Low Omega-3 Intake Amongst Major Lifestyle Factors Influencing Death Risk in US

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Reference:

The Preventable Causes of Death in the United States: Comparative Risk Assessment of Dietary , Lifestyle, and Metabolic Risk Factors

Danaei, G ; Ding, EL ; Mozaffarian, D et al.

PloS Medicine, 6 : 1-23 (2009)

Summary:

Using data on risk factor exposures in the US population from national health surveys and disease-specific mortality statistics, the authors were able to estimate the relative influence of various lifestyle, metabolic risk factors, and dietary factors (including omega-3 fatty acid intakes) on mortality in the US population.

The largest number of preventable deaths for both sexes combined in the US were due to smoking (premature death due to cancer, respiratory disease, and cardiovascular disease); followed by high blood pressure, obesity, physical inactivity, high blood glucose , and elevated LDL-cholesterol ( all mainly via cardiovascular disease plus diabetes ). Interestingly, the major dietary factors adversely influencing preventable deaths were low dietary omega-3 fatty acid intakes from seafood , high intakes of dietary trans fatty acids from partially hydrogenated vegetable oils, and high salt intakes . The latter three dietary factors had stronger impacts on mortality than low intakes of fruits and vegetables.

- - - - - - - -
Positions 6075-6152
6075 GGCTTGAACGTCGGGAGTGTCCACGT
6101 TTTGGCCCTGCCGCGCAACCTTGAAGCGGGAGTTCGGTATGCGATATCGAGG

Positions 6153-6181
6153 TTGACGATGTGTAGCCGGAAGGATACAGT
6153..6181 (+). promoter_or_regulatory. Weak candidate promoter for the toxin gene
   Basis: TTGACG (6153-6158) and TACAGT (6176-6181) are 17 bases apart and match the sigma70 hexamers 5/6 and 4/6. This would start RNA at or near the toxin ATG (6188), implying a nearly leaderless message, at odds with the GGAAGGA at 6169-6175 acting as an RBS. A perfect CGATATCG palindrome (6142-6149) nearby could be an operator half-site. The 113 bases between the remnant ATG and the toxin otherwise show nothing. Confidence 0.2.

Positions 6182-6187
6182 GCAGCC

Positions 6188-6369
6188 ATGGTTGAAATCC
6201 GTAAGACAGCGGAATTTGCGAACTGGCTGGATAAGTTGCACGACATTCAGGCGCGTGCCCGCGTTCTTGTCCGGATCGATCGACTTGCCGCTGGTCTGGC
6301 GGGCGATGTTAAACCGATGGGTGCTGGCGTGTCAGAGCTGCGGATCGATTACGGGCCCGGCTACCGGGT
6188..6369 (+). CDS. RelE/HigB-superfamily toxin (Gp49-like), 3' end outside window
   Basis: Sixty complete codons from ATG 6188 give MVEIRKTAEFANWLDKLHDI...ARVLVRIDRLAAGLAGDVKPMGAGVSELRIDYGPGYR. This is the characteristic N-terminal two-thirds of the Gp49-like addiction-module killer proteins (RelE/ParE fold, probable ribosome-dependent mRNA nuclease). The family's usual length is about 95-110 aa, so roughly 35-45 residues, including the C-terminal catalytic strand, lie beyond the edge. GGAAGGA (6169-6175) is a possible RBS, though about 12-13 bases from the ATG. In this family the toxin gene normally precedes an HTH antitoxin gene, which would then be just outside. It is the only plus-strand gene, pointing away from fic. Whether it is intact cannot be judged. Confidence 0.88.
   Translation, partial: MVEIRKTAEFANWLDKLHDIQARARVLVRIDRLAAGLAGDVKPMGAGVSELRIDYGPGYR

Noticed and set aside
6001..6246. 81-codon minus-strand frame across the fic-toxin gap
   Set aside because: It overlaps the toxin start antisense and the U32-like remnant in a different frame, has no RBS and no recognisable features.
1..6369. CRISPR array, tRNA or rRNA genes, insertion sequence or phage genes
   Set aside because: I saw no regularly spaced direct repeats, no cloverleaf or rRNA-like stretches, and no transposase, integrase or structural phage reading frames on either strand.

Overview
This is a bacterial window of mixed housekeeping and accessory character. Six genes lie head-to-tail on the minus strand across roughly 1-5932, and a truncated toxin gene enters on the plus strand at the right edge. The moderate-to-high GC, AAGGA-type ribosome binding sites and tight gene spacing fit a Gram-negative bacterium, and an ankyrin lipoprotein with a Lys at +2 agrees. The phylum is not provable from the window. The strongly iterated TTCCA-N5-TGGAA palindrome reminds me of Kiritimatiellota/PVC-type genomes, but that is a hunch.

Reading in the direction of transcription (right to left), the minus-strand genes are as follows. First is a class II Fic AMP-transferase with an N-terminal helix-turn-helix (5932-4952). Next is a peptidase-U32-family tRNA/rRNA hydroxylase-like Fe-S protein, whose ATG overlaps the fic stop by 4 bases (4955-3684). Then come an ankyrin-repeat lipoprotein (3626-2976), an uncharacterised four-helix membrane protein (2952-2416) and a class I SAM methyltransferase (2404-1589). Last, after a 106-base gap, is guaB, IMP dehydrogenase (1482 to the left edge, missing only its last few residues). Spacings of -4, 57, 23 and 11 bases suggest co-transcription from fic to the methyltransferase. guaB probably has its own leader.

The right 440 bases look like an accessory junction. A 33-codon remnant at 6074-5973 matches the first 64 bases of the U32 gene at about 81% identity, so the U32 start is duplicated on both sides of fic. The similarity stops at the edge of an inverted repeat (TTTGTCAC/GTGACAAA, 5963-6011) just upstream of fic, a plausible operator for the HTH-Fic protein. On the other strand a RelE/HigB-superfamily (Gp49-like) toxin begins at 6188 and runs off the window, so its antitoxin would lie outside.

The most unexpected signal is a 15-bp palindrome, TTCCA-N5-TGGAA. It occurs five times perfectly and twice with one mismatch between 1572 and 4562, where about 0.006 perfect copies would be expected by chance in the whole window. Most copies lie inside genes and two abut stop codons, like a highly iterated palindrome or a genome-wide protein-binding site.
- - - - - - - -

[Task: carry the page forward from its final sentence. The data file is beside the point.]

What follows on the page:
Whereas tobacco smoking was considered responsible for 467,000 deaths annually from all causes, high salt, low omega-3 intakes from seafood, and high trans intakes were considered responsible for 102,000, 84,000, and 82,000 deaths, respectively, followed by alcohol use (64,000), low intake of fruits and vegetables (58,000), and low polyunsaturated fat intakes replacing saturates (15,000). With respect to the dietary factors affecting preventable deaths, the authors call for combinations of food industry regulation, pricing, and better information for consumers as vehicles for improving health with a particular emphasis on the risks of various packaged foods and prepared meals.

Dr. Holub's Comments:

While food labeling for dietary fatty acid types has historically been more directed to saturates (Sats) and polyunsaturates (PUFA) including P:S ratios , the present analyses indicate that a much greater emphasis on trans fatty acids (TFA) and omega-3 fatty acids from fish/seafood as DHA/EPA is highly warranted in view of the evidence for low DHA/EPA omega-3 intakes and high TFA intakes being potent dietary factors responsible for much premature death in the US population.